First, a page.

Re: [PATCH] pci: do not try to assign irq 255

From: Hannes Reinecke
Date: Tue Feb 26 2013 - 08:50:11 EST

On 02/26/2013 02:29 PM, David Härdeman wrote:
On Thu, Feb 21, 2013 at 07:53:14AM +0100, Hannes Reinecke wrote:
On 02/20/2013 05:57 PM, Yinghai Lu wrote:
it seems you mess pin with interrupt line.

current code:
unsigned char irq;

pci_read_config_byte(dev, PCI_INTERRUPT_PIN, &irq);
dev->pin = irq;
if (irq)
pci_read_config_byte(dev, PCI_INTERRUPT_LINE, &irq);
dev->irq = irq;

so if the device does not have interrupt pin implemented, pin should be zero.
and pin and irq in dev should
be all 0.

But the device _has_ an interrupt pin implemented.
The whole point here is that the interrupt line is _NOT_ zero.


So at one point we have to decide that ->irq is not valid, despite it
being not set to zero.
An alternative fix would be this:

diff --git a/drivers/acpi/pci_irq.c b/drivers/acpi/pci_irq.c
index 68a921d..4a480cb 100644
--- a/drivers/acpi/pci_irq.c
+++ b/drivers/acpi/pci_irq.c
@@ -469,6 +469,7 @@ int acpi_pci_irq_enable(struct pci_dev *dev)
} else {
dev_warn(&dev->dev, "PCI INT %c: no GSI\n",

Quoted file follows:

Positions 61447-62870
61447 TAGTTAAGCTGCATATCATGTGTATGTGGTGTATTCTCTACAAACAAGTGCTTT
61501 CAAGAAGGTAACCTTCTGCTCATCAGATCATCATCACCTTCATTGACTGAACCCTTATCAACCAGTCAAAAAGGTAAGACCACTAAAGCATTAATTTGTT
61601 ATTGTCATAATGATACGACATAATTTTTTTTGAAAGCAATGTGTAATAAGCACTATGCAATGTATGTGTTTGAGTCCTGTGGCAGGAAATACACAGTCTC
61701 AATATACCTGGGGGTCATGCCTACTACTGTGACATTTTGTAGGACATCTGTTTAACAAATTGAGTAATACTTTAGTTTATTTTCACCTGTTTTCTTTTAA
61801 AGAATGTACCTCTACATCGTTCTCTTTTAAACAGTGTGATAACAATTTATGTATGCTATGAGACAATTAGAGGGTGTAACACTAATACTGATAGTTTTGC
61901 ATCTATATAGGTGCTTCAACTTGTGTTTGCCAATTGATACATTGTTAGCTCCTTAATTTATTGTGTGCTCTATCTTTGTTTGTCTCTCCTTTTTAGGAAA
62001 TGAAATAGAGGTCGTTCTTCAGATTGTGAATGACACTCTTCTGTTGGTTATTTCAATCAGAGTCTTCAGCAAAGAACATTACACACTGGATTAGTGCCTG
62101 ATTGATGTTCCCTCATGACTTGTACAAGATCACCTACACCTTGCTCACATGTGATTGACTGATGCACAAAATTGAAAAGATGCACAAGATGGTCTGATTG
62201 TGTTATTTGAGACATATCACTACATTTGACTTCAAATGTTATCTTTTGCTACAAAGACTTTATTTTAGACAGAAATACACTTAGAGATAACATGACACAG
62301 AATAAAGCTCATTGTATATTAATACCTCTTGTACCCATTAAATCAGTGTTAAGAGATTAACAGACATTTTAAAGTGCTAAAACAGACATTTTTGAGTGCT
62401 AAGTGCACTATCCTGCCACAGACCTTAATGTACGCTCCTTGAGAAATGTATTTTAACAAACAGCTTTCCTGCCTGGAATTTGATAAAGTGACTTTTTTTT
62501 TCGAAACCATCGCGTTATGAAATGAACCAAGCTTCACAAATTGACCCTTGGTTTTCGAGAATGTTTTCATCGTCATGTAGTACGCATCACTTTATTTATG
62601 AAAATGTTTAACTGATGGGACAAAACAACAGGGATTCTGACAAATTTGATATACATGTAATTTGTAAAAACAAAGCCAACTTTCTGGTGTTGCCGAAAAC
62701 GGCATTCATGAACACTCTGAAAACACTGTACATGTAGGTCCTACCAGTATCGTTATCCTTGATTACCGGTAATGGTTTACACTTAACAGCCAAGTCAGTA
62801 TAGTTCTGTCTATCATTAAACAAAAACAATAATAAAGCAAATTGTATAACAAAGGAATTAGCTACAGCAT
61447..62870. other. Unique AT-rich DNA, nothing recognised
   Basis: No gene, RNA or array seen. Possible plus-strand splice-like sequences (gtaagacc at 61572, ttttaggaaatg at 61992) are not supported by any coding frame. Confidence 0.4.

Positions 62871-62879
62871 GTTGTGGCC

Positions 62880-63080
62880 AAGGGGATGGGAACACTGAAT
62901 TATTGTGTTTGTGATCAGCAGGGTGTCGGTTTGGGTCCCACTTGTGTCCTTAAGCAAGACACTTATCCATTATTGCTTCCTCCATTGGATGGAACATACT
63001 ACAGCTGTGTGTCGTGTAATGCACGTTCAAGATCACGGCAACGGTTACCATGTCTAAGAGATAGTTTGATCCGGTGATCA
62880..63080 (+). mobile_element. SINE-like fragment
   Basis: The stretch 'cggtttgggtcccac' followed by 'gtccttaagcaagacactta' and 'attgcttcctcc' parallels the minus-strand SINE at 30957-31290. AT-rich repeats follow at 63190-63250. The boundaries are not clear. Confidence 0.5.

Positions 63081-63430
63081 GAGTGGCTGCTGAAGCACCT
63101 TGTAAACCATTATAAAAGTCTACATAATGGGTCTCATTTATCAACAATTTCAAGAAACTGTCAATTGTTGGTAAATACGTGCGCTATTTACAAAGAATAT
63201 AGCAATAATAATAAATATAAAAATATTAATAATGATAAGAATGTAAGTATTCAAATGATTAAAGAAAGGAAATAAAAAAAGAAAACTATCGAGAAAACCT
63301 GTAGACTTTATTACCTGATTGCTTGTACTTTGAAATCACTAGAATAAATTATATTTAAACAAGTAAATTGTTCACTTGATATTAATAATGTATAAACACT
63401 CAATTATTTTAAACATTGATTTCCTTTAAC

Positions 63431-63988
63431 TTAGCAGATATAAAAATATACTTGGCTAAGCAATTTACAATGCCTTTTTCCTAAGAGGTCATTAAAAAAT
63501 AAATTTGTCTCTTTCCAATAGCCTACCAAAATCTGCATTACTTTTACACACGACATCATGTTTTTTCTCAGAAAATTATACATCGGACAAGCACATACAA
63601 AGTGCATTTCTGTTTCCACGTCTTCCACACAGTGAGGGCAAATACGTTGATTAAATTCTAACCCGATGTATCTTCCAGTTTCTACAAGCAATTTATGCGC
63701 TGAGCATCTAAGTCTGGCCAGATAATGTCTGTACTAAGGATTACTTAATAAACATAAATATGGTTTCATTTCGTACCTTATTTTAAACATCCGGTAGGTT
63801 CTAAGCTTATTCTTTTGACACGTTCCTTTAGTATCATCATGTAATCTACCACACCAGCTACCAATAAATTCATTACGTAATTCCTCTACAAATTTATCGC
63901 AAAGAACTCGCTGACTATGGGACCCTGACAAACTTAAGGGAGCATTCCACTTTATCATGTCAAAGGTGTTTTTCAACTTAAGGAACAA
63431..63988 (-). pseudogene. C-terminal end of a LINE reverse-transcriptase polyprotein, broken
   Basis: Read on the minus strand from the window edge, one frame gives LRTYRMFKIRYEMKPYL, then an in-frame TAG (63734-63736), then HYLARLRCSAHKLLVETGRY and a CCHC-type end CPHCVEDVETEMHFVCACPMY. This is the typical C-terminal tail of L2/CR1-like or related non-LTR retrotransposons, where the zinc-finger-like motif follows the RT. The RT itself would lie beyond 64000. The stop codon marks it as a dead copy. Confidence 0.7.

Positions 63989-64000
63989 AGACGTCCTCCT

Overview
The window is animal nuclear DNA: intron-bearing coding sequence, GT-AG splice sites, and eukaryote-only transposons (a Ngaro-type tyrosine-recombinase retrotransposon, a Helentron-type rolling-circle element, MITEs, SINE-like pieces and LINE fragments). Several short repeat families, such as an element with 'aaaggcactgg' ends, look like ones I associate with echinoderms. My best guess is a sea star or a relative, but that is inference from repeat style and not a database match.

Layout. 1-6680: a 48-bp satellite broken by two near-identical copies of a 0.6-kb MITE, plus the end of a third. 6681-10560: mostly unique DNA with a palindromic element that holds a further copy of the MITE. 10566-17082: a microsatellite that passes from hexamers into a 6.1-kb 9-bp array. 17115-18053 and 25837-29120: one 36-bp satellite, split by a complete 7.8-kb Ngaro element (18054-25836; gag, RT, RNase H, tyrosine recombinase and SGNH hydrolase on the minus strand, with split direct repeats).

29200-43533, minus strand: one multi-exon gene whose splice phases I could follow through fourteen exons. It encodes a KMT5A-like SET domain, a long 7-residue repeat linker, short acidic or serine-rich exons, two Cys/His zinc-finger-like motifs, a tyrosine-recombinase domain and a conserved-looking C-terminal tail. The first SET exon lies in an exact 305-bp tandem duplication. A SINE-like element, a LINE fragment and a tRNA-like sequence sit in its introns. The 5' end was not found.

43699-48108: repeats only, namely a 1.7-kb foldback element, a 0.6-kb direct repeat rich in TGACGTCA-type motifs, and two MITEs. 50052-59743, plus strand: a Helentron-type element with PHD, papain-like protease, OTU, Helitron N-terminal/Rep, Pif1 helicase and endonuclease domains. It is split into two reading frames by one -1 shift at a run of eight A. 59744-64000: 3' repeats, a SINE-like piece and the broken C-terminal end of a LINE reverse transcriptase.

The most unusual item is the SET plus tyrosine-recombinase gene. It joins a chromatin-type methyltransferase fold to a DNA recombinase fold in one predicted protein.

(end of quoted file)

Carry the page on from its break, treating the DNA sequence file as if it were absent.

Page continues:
+ dev->irq = 0;
return 0;

Which probably is a better solution, as here ->irq is _definitely_
not valid, so we should reset it to '0' to avoid confusion on upper

Is there any agreement on how to proceed?

I would actually prefer the second solution, as the ACPI code gives
some better guarantees here. With the original solution it _might_ be that on non-ACPI systems an interrupt 255 is valid, so it might
incur unwanted regressions.

However, for an ACPI system we only have the two choices, assigning
an interrupt via ACPI tables or use a default GSI value.
If both failed the interrupt definitely is not valid and can safely
be reset to 0.

But this would need a formal ACK from the ACPI gods ...
Len? Rafael?


Dr. Hannes Reinecke zSeries & Storage
hare@xxxxxxx +49 911 74053 688
SUSE LINUX Products GmbH, Maxfeldstr. 5, 90409 Nürnberg
GF: J. Hawn, J. Guild, F. Imendörffer, HRB 16746 (AG Nürnberg)
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